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What Happens to Campaign Money Once a Bid Ends?

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posted on Feb, 22 2016 @ 03:23 PM
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I found an excellent article on The Street that explains what happens to the debt, surplus and future campaign donations when someone runs a political campaign.

I think it is a topic many of us would have interest in so I am sharing it with my friends at ATS. I have included a small excerpt, but I recommend you read the entire article.

Enjoy!


"Someone like Scott Walker, the reason that he's out there still trying to raise money to pay his federal campaign debt is because he doesn't really have much of a choice," said Paul S. Ryan, deputy executive director of the Campaign Legal Center, a Washington, D.C.-based nonprofit organization focused on campaign finance laws.

Candidates are prohibited from accepting more than $2,700 from individual donors, and they cannot take funds from corporations at all. The Federal Election Commission considers unpaid debt as a contribution, so when funds are owed to a corporate vendor, it is essentially an illegal, in-kind corporate contribution until it is paid off.

There is no requirement that federal candidates close down their political committees once they've dropped out of a race, and they are free to continue to raise money, which is presumed to be for some federal election in the future. But if a candidate does wish to close up shop, debt makes the task difficult.

"It's really, really tough to raise money as a candidate who has dropped out of a race or has lost a race," said Ryan.

Failed candidates often enlist the help of others to close the funding gap.


Source
edit on 2016/2/22 by Metallicus because: Readability Update




posted on Feb, 22 2016 @ 03:28 PM
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a reply to: Metallicus

Quite interesting indeed, I'm glad you shared Metallicus. Great info.




"It's really, really tough to raise money as a candidate who has dropped out of a race or has lost a race,"


My thoughts on this: You've made your bed, now you have to sleep in it. If you're already at the point where you have the resources (credentials, relationships, endorsements, etc.), then I say you are pathetic to not be able to pay off a campaign debt YOU racked up. Screw these bureaucrats... 99.9% of them want to be elected for the power and money, and once there they certainly aren't going to have a change of heart and want to "give back" to everyone. Nope, I bet most of them would Much more likely just go on into their position to go on to become MORE corrupt, without losing a second of sleep about it at night.

Yes, you could say I have a lot of disdain for these soulless politicians.



posted on Feb, 22 2016 @ 03:29 PM
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H00kers and bl0w?



posted on Feb, 22 2016 @ 03:34 PM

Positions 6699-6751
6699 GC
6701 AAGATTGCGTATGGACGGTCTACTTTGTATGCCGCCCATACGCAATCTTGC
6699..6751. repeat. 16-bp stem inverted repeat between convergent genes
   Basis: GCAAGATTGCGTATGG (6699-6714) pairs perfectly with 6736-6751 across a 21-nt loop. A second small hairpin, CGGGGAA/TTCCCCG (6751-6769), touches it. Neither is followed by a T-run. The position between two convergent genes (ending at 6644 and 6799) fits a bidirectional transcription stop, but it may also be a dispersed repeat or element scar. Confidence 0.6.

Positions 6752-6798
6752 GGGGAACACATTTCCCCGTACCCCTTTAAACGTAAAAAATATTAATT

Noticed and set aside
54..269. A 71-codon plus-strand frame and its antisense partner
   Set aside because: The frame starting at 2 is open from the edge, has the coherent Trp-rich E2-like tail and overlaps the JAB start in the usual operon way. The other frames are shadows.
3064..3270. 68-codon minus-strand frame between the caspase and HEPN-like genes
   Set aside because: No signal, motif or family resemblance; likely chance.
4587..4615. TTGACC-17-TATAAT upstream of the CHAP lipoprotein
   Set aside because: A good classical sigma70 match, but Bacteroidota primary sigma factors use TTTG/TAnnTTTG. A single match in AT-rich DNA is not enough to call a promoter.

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originally posted by: RoadCourse
H00kers and bl0w?


Really.. thats disgusting and shameful behaviour.. So er if someone.. i er.. knew was interested in getting involved... how would one go about signing up..
edit on 22/2/16 by Misterlondon because: (no reason given)



posted on Feb, 22 2016 @ 03:36 PM
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Double post
edit on 22/2/16 by Misterlondon because: (no reason given)



posted on Feb, 22 2016 @ 03:45 PM
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originally posted by: Misterlondon

originally posted by: RoadCourse
H00kers and bl0w?


Really.. thats disgusting and shameful behaviour.. So er if someone.. i er.. knew was interested in getting involved... how would one go about signing up..

If you can go one full day without telling the truth you already passed 99% of the exam.



posted on Feb, 22 2016 @ 03:50 PM
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You call call Jonathan Edwards. He would be able to tell you.



posted on Feb, 22 2016 @ 03:53 PM
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Excerpting from the excerpt in the OP:


originally posted by: Metallicus


Candidates are prohibited from accepting more than $2,700 from individual donors, and they cannot take funds from corporations at all.


Source


I thought campaign spending was unlimited now (the so-called Citizens United decision.) Does that only apply to direct spending, and not contributions to campaigns?



posted on Feb, 23 2016 @ 04:01 AM
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a reply to: Metallicus

Jessie Ventura has a good video on that



posted on Mar, 7 2016 @ 02:52 AM
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originally posted by: dogstar23
I thought campaign spending was unlimited now (the so-called Citizens United decision.) Does that only apply to direct spending, and not contributions to campaigns?


PAC's don't give money to a campaign, they coordinate with a campaign (or in some cases not, since it's illegal for many of them), and promote a candidate. Listen to the ad's sometime, most of them aren't actually endorsed by the candidate, it's actually just some group supporting that candidate and those are the groups the unlimited contributions go to.

For example, because Ted Cruz can't campaign with the PAC's that support him, he puts out this, and mentions that it's there for his supporters to use.

www.youtube.com...

And since it was made available in a public place it doesn't count as privately coordinating with anyone.




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